Chances are when you were 19, you weren’t dropping an anthem on your generation. Whether he cares to admit it or not, Bomb the Bass helped fire-start the acid rave scene in the late 1980′s alongside fellow UK producers like Coldcut and Simon Harris. BTB’s 1988 incendiary missive “Beat Dis” typified his technique, persona and the times: a popping electro bass-line bombed with synthesizer squelches and allegedly 72 rapid-fire scratches, loops and samples. “Just-just-just feel it! Keep this frequency clear! Everybody in the street, Get-get-get down to the funky beat!” The 12″ wore BTB’s bravado and mystique on its sleeve in the form of the dystopian Watchmen comics’ bloody smiley. It was all Scottish-Asian Tim Simenon’s cocky stab at creating b-boy inspired house beats and buzz. It worked. After “Beat Dis” became a crossover hit, and Simenon caught the ear of everyone from Steinski to Massive Attack, he co-produced Neneh Cherry’s breakthrough “Buffalo Stance” (1988), Seal’s “Krazy” (1991) and Depeche Mode’s Ultra album (1997). He worked hard, partied harder and hit the wall hardest. Burnt out, in 2000 he left London for Amsterdam where he launched the second act of his life as that most contemporary of creatures – the mobile musician. After producing a few singles as BTB and a Thai band called Futon, he presented 2008′s enthusiastically received Future Chaos, a brooding slice of dark new wave featuring Fujiya & Miyagi, Mark Lanegan (Queens of the Stone Age) and Paul Conboy. It was his first original album since 1995′s dubby William Burroughs-inspired Clear. In March 2010, a reinvigorated Simenon released Back to Light, an uptempo companion to Chaos, featuring production by Gui Boratto, vocals by Kelley Polar, Paul Conboy and others–plus a special holdover from old trench-mate Depeche Mode’s Martin L. Gore. We rang up Simenon in his new home in Thailand to sneak a peak at the man behind the smiley.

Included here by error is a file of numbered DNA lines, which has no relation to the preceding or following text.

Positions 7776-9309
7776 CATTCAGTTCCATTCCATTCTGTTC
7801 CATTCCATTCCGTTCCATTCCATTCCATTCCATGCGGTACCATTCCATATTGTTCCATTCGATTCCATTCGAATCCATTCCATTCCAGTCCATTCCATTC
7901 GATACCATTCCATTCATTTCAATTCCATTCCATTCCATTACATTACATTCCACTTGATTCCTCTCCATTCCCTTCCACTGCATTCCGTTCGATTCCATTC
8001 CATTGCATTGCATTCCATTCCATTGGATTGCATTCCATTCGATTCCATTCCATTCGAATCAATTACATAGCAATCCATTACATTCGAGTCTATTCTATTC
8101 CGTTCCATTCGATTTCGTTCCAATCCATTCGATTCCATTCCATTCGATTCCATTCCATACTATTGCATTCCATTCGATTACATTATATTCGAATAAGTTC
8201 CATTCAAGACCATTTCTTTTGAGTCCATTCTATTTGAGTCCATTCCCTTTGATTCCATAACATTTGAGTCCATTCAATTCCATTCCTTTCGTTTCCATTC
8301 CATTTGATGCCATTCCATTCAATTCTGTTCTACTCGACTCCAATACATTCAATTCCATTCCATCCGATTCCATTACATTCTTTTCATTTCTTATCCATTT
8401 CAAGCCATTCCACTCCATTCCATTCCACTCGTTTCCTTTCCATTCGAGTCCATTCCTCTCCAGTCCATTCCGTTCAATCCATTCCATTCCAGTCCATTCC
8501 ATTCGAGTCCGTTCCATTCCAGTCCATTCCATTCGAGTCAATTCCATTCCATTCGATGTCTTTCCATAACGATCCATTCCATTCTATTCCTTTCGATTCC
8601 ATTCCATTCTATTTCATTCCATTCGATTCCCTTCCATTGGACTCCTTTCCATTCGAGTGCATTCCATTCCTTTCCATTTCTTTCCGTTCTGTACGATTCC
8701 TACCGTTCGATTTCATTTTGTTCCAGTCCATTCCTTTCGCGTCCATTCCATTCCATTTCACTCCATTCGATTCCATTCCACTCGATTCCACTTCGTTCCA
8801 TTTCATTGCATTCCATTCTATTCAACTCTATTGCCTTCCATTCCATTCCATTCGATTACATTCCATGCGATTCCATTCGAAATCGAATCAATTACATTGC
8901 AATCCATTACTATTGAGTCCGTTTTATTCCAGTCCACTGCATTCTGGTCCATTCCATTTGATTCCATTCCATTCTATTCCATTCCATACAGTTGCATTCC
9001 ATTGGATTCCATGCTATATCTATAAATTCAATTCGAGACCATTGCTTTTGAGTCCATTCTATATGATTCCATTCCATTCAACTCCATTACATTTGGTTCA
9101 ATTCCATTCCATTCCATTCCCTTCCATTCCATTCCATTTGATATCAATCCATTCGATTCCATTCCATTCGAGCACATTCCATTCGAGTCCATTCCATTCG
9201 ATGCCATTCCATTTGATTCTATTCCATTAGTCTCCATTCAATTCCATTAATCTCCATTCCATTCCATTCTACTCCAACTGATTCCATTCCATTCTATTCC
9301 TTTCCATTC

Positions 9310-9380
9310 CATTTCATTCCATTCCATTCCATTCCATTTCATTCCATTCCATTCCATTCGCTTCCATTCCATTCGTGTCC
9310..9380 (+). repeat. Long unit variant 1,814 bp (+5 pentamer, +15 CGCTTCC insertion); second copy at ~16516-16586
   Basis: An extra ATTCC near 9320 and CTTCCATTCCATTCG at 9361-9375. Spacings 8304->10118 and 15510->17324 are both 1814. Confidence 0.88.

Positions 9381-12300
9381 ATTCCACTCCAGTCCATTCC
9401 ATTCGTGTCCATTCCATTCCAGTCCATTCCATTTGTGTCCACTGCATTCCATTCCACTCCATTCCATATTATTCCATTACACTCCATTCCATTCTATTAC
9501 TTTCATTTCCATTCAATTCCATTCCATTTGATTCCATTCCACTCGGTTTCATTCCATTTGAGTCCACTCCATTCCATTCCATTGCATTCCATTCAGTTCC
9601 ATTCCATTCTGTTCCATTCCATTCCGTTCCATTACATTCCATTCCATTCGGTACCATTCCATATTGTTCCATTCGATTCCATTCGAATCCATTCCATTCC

Released by !K7
My first experience with the music of Bomb the Bass (also known as Tim Simenon) was through Kruder & Dorfmeister’s masterful compilation, The K&D Sessions (1998), on a dub version of the track “Bug Powder Dust” with Justin Warfield (originally released on the magnificent and genre-defining 1995 album Clear). The work on Clear has a quality reminiscent of the musique concrète stylings of Pierre Schaeffer, which made it a remarkable and highly noteworthy album. His subsequent albums have always represented an evolution and departure from the preceding work, as if done by a completely different artists, and this explains how Simenon’s work has always found a superb depth through his varied musical interests--it’s probably because he spends a lot of time actually thinking through the music. Currently we find ourselves with the new Bomb the Bass project, Back to Light, a quick follow-up installment to his 2008 release Future Chaos. From the get-go the album announces itself through insidious emotive aural effects, which through a blistering barrage of time-travel sounds, encompass the listener in a feeling that although intense, evaporates rather instantly.
Released by Renaissance
When one of electronic music’s most respected staples, Renaissance, and Brazilian DJ and producer Gui Boratto teamed up for the first time, the result can surely be compared to a spacey sound journey through an atmospheric rainforest. Boratto gets in the mix with this groovy third release for the Renaissance name, following the likes of M.A.N.D.Y, Dave Seaman and James Zabiella. For the mix, Boratto picked tracks by some of his favorite artists and producers of the moment—Tricky, Josh Wink, Martin Buttrich, Lusine, Christian Smith, Mathew Jonson, and Bomb the Base, to name a few—as well as his own material, including four never heard before productions. While one might get locked in from song two, which is a John Tejada remix of Boratto’s 2009 “Take My Breath Away,” almost every song is a trip of its own, including Tricky’s “Past Mistake” making for a surprisingly eerie, yet beautiful ending.